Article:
2. Design a Time Tracking Policy and Involve Your Workers
You can’t successfully implement time tracking without creating an overarching policy. The policy helps you to communicate your time tracking rules, expectations and objectives to employees. The document should cover things such as:
- How and when workers should track their time: When should workers start tracking their time? Which tasks will time tracking cover?
- How they’ll submit time tracking reports: Where will workers input details of the work submitted during a work period logged by the time tracker? What kind of reports should be submitted?
- How to request for time tracking adjustments: What happens when workers forget to start or stop their time trackers? How do they go about making the right adjustments to avoid a payroll crisis?
- Penalties: How will you deal with issues like time theft or repeated failure to track time? What counts as a forgivable mistake or punishable oversight?
- Timesheets and time tracking reports submission deadlines: Should workers submit work reports daily? What are the acceptable submission periods for reports and timesheets?
- Who’s in charge of time tracking administration?: Who’s in charge of policy compliance and oversight? Who should workers report to when trying to resolve issues?
3. Use the Right Time Tracking Tool
Another piece of the puzzle is using the right time tracking solution. Choosing an application or platform involves going through a process where you’ll make different considerations.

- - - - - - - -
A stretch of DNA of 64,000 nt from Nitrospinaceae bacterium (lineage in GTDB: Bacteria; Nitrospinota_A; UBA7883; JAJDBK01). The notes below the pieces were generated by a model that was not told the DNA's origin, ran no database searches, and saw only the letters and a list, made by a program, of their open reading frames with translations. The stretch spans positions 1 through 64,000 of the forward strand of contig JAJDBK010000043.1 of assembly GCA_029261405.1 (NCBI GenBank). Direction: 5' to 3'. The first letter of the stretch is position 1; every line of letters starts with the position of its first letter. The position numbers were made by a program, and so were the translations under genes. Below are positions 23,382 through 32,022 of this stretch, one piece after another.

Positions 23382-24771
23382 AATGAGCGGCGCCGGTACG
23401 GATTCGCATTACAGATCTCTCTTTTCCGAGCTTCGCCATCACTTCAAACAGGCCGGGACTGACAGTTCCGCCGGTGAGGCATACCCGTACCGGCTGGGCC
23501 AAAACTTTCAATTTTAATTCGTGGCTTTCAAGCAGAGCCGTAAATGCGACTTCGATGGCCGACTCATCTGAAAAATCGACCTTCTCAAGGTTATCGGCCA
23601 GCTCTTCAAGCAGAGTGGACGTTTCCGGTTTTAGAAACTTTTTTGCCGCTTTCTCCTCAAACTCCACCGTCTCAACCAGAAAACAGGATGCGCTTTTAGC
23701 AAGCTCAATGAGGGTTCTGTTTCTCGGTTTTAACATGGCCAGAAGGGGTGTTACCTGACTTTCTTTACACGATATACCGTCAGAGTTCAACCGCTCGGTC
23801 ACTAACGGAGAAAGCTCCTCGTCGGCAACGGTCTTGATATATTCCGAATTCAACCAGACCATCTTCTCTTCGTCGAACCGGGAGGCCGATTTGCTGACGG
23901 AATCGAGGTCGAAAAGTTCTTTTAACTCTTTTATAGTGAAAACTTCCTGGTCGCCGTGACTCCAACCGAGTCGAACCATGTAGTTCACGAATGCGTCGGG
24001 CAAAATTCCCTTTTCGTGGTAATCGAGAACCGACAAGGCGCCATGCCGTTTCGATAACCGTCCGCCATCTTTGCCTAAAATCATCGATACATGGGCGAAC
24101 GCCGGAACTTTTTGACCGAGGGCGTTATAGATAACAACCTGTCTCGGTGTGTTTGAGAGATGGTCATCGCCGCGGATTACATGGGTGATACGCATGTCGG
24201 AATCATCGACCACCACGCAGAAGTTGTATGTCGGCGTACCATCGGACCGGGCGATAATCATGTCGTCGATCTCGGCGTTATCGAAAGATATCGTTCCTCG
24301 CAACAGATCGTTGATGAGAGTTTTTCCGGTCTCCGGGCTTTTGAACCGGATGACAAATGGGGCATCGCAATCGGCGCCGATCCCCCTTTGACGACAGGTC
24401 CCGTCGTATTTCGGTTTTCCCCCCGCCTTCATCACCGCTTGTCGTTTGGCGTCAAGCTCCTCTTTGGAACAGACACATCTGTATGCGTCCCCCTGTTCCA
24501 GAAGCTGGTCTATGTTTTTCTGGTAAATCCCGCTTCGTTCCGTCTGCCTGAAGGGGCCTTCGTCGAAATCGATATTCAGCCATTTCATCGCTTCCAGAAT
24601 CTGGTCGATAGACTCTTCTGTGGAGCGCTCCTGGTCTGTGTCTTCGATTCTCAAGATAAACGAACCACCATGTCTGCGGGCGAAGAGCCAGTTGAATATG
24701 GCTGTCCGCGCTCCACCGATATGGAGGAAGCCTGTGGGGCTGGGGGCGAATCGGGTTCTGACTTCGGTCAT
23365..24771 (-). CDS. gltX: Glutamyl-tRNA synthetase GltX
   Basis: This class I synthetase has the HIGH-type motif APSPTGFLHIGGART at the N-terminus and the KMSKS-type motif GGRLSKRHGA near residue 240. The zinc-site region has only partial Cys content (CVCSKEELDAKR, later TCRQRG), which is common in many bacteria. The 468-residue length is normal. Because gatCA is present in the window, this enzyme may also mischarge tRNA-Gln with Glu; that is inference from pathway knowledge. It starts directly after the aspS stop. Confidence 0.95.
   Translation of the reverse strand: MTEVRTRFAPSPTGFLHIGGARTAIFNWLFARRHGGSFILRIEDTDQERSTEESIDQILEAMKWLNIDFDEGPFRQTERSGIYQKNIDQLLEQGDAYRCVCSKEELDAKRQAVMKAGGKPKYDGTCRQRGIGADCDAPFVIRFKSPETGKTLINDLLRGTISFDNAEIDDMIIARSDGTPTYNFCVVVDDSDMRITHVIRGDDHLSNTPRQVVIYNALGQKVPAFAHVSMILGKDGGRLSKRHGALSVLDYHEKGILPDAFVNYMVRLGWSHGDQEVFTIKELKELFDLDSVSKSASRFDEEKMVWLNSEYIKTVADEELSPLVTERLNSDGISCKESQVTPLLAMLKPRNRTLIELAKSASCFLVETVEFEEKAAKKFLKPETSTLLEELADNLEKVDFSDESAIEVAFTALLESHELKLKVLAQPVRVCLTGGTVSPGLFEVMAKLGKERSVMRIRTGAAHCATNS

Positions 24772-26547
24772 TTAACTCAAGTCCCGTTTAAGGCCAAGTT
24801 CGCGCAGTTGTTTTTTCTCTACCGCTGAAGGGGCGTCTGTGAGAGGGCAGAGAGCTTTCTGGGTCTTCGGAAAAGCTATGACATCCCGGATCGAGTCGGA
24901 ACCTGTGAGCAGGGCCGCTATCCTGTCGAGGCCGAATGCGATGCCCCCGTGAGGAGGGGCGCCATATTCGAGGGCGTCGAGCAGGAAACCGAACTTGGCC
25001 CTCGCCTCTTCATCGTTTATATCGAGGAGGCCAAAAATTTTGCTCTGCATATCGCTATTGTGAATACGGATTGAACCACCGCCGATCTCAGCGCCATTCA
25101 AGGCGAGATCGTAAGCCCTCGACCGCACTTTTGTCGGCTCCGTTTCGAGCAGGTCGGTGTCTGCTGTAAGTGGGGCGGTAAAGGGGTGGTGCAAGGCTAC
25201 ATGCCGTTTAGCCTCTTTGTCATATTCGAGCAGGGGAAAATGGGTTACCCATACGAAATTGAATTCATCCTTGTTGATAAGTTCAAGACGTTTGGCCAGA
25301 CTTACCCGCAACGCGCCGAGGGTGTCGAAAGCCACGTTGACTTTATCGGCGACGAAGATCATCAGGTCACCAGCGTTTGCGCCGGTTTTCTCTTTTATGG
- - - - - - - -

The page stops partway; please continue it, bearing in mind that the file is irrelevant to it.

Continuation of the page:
Firstly, you have to think about your work setup and the devices you and your employees use. That’s because some trackers are designed for specific operating systems and platforms.
So, for example, if your work requires employees to leave the office often, you may need to go for a solution that supports mobile devices. You may also need a solution that covers different work situations like hybrid or remote and able to consolidate different time zones.
Secondly, consider your primary time tracking objectives. At this point, you’re looking at features and offerings. You may be looking for a tool that logs billable hours and keeps detailed information about app usage. You may also want a tool that can calculate and keep track of paid time off and unpaid time off. Perhaps something that can keep you DCAA and FLSA compliant.